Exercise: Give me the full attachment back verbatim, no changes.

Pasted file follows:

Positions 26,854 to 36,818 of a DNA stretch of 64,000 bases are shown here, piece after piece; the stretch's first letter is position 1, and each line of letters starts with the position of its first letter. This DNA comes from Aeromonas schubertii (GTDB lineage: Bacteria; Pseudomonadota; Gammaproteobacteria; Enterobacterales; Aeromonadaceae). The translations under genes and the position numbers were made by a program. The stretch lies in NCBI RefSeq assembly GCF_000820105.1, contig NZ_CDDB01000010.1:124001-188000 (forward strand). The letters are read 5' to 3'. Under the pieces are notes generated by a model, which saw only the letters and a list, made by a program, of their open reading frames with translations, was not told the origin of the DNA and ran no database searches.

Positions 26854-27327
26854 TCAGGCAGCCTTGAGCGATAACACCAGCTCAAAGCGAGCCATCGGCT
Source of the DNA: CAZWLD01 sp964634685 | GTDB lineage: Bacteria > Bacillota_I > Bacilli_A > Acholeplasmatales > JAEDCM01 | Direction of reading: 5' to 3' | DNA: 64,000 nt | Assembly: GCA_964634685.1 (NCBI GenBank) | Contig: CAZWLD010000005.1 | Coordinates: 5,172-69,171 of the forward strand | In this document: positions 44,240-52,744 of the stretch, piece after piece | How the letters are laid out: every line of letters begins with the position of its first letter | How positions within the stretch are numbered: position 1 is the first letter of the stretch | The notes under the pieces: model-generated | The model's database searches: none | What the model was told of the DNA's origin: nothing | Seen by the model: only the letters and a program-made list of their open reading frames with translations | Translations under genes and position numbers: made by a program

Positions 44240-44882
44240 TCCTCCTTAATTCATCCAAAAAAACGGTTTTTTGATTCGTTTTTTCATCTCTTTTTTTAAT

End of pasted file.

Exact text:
Positions 26,854 to 36,818 of a DNA stretch of 64,000 bases are shown here, piece after piece; the stretch's first letter is position 1, and each line of letters starts with the position of its first letter. This DNA comes from Aeromonas schubertii (GTDB lineage: Bacteria; Pseudomonadota; Gammaproteobacteria; Enterobacterales; Aeromonadaceae). The translations under genes and the position numbers were made by a program. The stretch lies in NCBI RefSeq assembly GCF_000820105.1, contig NZ_CDDB01000010.1:124001-188000 (forward strand). The letters are read 5' to 3'. Under the pieces are notes generated by a model, which saw only the letters and a list, made by a program, of their open reading frames with translations, was not told the origin of the DNA and ran no database searches.

Positions 26854-27327
26854 TCAGGCAGCCTTGAGCGATAACACCAGCTCAAAGCGAGCCATCGGCT
Source of the DNA: CAZWLD01 sp964634685 | GTDB lineage: Bacteria > Bacillota_I > Bacilli_A > Acholeplasmatales > JAEDCM01 | Direction of reading: 5' to 3' | DNA: 64,000 nt | Assembly: GCA_964634685.1 (NCBI GenBank) | Contig: CAZWLD010000005.1 | Coordinates: 5,172-69,171 of the forward strand | In this document: positions 44,240-52,744 of the stretch, piece after piece | How the letters are laid out: every line of letters begins with the position of its first letter | How positions within the stretch are numbered: position 1 is the first letter of the stretch | The notes under the pieces: model-generated | The model's database searches: none | What the model was told of the DNA's origin: nothing | Seen by the model: only the letters and a program-made list of their open reading frames with translations | Translations under genes and position numbers: made by a program

Positions 44240-44882
44240 TCCTCCTTAATTCATCCAAAAAAACGGTTTTTTGATTCGTTTTTTCATCTCTTTTTTTAAT